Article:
· Teaching is not a solitary profession. We already know teachers need buildings and facilities and support staff and computer networks and the rest. But now that they are working with advanced technology in both digital and in-person environments, they need to be constantly developing their skills, and they need a team supporting them. It’s like when we watch Newsfeed on CB-Stream: we may see only the presenters in our hololens, but we know there’s a team of people supporting them.
· We need live events. Sure, not everything needs to be live – there’s a lot we can get from vids and sims and the rest. But live events draw us in and challenge us. When we don’t know what’s going to happen, we are engaged in planning and anticipation. And live events have us interacting, even if indirectly with the people in the scene. It’s what we used to call ‘presence’, back in the day.
· Open media plays a key role. It’s not simply about saving money. We can’t learn – we can’t even communicate – without open media. We need an alphabet, we need words, we need data – and these need to be available for any of us to use without worrying about who owns it or how much it costs. We use open media to write the first draft of our experiences, the first draft of the lessons learned and the practices we should follow. That’s why we needed Zoom, and that’s why open textbooks became so essential.
· Quality matters, but is not guaranteed. It doesn’t matter how much we paid, or where it came from. We have to make our own judgements about quality, because of our different needs and circumstances. There was a lot of misinformation in the 20s; some of it came from Russia, some of it came from advocacy groups, some of it was advertising, and some of it came from our own governments. The development of trust networks, zero-knowledge proofs and crypto-addressing helped a lot, but we still have to be critically-minded.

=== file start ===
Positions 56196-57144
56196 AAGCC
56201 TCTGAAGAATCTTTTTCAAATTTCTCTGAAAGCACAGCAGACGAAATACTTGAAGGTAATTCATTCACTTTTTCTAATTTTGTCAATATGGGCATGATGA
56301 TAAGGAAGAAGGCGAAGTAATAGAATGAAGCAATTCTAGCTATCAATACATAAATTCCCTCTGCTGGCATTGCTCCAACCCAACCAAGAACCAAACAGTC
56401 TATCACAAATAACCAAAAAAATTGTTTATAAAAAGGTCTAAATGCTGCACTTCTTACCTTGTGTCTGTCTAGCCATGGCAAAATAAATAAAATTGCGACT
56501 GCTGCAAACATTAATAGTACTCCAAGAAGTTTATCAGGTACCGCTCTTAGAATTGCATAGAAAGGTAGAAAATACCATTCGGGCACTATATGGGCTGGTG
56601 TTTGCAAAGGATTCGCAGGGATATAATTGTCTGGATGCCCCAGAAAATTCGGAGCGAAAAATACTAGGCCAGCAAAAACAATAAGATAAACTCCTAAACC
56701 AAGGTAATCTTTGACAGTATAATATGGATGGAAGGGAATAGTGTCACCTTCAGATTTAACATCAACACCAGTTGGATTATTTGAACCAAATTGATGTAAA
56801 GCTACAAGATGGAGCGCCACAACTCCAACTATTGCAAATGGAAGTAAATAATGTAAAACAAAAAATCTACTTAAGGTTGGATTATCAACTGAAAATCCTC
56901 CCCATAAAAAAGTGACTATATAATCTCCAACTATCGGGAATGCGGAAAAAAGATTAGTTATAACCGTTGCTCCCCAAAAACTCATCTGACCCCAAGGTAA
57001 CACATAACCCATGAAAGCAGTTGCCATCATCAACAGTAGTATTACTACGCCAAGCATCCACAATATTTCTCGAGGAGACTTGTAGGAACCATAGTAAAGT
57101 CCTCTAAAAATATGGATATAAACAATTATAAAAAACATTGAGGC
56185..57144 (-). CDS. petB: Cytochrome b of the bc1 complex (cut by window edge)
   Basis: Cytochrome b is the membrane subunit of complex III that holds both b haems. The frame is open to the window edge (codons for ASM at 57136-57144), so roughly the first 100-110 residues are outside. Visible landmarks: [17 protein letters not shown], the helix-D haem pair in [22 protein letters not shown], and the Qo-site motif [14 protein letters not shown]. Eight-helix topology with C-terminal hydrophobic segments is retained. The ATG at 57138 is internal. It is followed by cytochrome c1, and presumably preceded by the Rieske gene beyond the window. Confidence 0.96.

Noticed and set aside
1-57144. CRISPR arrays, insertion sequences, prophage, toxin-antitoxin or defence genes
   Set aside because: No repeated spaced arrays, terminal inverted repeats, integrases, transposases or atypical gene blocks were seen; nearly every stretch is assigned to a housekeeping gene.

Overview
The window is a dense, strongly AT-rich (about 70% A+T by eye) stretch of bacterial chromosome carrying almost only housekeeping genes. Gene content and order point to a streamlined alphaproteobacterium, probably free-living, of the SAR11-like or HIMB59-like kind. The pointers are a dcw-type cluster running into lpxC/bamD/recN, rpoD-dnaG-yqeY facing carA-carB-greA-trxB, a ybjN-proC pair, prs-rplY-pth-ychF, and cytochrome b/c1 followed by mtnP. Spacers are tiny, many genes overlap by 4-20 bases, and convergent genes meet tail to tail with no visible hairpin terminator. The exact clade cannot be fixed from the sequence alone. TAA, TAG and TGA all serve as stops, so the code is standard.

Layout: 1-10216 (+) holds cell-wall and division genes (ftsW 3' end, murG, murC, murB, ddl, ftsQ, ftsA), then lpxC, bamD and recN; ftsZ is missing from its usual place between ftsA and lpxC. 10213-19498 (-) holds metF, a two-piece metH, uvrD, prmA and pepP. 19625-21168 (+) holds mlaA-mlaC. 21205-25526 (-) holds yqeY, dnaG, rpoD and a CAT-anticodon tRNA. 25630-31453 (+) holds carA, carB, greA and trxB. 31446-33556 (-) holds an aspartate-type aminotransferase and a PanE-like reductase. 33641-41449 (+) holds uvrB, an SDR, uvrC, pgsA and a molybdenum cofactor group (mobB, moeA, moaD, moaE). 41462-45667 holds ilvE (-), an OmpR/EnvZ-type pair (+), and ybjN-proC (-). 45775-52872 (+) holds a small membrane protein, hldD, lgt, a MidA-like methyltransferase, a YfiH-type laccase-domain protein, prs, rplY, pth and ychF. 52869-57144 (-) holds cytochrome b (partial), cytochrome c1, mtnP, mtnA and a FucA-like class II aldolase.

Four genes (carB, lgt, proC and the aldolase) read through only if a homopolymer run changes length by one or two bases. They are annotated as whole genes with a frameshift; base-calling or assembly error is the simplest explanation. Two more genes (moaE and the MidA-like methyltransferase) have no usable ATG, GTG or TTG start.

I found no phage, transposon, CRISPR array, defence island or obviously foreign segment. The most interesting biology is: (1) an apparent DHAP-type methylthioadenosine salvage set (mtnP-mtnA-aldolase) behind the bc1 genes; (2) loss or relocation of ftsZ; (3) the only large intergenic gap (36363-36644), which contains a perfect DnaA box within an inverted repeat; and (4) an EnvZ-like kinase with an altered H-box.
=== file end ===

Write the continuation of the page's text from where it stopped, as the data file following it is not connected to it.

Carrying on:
· Teaching is more than broadcasting. Again, this is something we already knew, but had to learn again when we went online in the 20s. We can still remember how bad those 8-hour days of video lectures were. The best learning used the computer where needed, but then got us away from the keyboard and doing something practical. And this was still true when we returned to the classroom. Suddenly we realized that we didn’t need to be stuck in a room in order to learn.
· Reading the room is harder. An experienced teacher can scan a classroom, observe how students are reacting, and change strategies on the fly to stimulate interest or attention. Online, it’s a lot more difficult to gauge reactions. So this needs to become a deliberate practice of asking directly for feedback and engaging in interactive exercises. And it turns out that reading the room is not enough. We need to make understanding our learners a major part of what we do.
· Assessment needs to be flexible. Moving online showed us just how dysfunctional traditional testing has become, and we realized we were depending more and more on surveillance, when we should have instead been offering counselling and feedback. Once students were able to create portfolios and show their work directly to employers, the push for stringent testing eased.
· We need structure, order and routines. Here were not talking about military discipline, but rather, a respite from uncertainty and precarious circumstances. When we were at home, we needed to learn how to balance our work with our play, rest and self-care. We needed to know when we would eat, where we would sleep, and to be able to plan our days and our futures.
· Inequities harm learning. In many ways, coming together to learn at school mitigated some of the worst impacts of poverty and disability, because we could all access books, teachers and time to study at school. A lot of us depended on school for internet access and a good meal. A lot of this support disappeared when we went online. People in need just vanished. We knew that this was a problem, but it took a long time to solve it.